One look at the faces and names of industry speakers, writers and influencers shows a relative dearth of female contributors. The same can be seen throughout the global technology workforce.

The reality of too few women entering technology fields and moving up the ladder to leadership positions is not a new one, but it is something that the ISACA Women’s Leadership Council is actively addressing through a new program called Connecting Women Leaders in Technology.

Connecting Women Leaders in Technology

The empowerment of women within the global technology workforce is critical to advancing female leadership and sustaining the profession. Through this program ISACA will provide a robust platform to:

  • Attract more women into the technology professions
  • Provide support tools to advance and sustain a woman’s trajectory through her career lifecycle
  • Offer educational opportunities to develop skills and increase knowledge to further enhance women’s leadership within the global technology workforce

Anecdotally, we know the need is there. At the 2015 CSX North America Conference in Washington, DC, last October, we held the first Women in Cyber program and had an overwhelming response. To build on that program, ISACA’s Women’s Leadership Council—comprised of high-level female tech executives from around the world—has conducted education programs at ISACA conferences in 2016 and will continue to explore new opportunities that will support a comprehensive program over the long term.
For example, we realize that there may be opportunities to align with other enterprises or organizations that are addressing the shortage of women in tech careers. We will pursue these opportunities and keep you updated throughout the year.

What is Causing the Decline of Women in Tech?

What is driving the decline in women entering tech-focused programs at university—and thus fewer graduating and starting tech careers? This is a complex question that likely has different answers, depending on the region and specific field. It is something we want to delve into and address.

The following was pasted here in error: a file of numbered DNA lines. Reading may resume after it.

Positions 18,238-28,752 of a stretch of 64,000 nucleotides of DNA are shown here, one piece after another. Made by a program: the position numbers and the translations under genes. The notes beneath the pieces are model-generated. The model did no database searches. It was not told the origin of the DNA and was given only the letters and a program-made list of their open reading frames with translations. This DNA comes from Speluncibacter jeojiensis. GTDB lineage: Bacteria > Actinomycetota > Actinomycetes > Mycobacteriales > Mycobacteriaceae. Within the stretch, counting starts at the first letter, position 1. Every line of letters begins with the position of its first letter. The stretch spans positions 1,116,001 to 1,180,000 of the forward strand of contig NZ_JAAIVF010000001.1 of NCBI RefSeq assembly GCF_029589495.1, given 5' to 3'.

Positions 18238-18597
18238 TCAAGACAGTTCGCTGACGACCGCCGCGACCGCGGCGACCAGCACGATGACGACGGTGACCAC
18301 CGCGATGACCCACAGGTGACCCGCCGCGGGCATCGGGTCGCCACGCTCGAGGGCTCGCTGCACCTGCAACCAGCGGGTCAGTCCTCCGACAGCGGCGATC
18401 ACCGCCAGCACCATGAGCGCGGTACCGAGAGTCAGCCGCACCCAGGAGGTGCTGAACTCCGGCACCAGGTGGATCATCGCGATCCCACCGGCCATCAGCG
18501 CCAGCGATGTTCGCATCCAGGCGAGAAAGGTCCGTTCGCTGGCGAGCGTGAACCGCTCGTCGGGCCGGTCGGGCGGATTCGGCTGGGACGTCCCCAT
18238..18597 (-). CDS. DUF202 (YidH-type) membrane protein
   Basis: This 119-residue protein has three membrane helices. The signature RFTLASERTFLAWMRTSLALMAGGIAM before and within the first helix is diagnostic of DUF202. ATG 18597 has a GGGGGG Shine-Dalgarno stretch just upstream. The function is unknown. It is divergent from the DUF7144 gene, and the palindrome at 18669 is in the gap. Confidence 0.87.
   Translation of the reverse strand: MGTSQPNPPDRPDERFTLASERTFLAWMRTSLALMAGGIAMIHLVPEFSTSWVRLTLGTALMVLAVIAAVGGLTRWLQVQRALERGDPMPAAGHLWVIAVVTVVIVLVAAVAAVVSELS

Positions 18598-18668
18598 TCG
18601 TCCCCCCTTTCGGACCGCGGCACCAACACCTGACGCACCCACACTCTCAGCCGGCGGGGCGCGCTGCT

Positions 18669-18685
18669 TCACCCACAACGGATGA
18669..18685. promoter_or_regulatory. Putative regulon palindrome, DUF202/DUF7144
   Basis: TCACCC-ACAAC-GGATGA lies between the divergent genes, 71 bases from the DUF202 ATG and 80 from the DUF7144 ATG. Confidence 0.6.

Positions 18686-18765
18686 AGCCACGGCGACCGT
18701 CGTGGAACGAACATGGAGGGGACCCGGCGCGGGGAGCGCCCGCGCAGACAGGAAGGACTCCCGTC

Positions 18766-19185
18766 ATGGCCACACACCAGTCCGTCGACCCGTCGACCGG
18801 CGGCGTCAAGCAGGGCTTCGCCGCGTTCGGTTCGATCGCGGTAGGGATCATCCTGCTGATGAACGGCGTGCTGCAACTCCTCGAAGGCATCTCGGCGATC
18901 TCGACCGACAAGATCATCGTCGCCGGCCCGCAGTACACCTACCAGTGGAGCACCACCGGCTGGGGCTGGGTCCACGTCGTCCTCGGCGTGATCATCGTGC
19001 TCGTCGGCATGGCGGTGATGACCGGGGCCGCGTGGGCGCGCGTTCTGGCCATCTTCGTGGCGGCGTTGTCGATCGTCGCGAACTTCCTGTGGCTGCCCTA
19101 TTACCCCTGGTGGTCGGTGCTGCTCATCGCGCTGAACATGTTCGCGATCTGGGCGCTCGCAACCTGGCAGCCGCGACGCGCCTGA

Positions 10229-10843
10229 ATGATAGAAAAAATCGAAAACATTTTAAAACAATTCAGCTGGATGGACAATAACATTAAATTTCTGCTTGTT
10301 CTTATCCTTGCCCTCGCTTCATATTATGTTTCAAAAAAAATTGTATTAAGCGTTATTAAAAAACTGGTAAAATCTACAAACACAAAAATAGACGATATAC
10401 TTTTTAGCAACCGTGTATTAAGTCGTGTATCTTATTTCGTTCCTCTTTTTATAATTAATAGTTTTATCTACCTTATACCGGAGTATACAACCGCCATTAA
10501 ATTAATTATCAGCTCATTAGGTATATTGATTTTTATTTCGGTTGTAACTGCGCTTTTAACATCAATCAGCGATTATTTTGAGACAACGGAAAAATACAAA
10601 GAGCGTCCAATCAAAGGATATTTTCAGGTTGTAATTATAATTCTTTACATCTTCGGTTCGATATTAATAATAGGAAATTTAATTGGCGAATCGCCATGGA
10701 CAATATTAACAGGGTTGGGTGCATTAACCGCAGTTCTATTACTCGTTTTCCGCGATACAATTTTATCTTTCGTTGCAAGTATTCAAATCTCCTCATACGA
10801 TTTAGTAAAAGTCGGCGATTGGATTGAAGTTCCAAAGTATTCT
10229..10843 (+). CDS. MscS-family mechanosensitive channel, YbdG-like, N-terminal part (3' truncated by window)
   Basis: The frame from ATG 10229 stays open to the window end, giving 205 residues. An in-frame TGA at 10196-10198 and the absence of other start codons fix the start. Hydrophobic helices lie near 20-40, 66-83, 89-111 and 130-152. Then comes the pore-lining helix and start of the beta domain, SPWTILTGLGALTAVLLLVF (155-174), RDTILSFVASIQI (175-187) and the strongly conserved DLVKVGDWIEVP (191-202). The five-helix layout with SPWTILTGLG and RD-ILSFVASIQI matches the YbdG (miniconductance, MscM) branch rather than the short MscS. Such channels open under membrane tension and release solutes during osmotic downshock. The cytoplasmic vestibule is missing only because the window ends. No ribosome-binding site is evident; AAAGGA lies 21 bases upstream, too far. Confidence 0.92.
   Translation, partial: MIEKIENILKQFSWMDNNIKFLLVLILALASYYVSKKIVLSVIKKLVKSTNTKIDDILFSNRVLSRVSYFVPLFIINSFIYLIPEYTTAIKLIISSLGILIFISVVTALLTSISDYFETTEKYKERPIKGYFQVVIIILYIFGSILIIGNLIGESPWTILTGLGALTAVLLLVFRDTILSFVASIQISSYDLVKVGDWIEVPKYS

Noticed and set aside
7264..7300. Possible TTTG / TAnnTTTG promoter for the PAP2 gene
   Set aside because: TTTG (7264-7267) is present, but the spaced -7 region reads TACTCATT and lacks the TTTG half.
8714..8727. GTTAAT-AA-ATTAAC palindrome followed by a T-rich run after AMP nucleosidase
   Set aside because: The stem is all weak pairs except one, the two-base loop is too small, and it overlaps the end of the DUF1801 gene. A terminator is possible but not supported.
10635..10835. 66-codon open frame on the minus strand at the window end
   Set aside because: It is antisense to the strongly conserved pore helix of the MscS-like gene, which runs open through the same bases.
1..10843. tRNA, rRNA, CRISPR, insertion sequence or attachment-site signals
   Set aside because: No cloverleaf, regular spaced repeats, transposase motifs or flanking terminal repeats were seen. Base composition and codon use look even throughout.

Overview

There are many women thriving in tech careers but we believe there should be more. That is where awareness, curating and sharing women in tech success stories, and education and cultural initiatives can make a real difference.

We do know that the issue of women in tech careers affects everyone, including men. Men can and should be some of our greatest champions and allies.

I was reminded of this fact at a recent webinar I participated in on woman in tech climbing the corporate ladder. Though the webinar was aimed at young women, it was the participation and reaction of men that was most interesting. Most said they were not aware of the issues women in tech face, but they welcomed potential solutions, in part, because they have daughters, sisters and wives who likely face similar challenges. This helped us realize that the education and awareness efforts must include men as well as women.

Wherever the program leads, it is great to know that we have strong support from ISACA’s board of directors, who approved the Connecting Women Leaders in Technology program. ISACA’s board and its Women’s Leadership Council believe in the program’s ability to engage, empower and elevate women in technology.

(About the author: Jo Stewart-Rattray is director of information security annd IT assurance at BRM Holdich, and director of the ISACA Women's Leadership Council. This post originally appeared on her ISACA blog, which can be viewed here)

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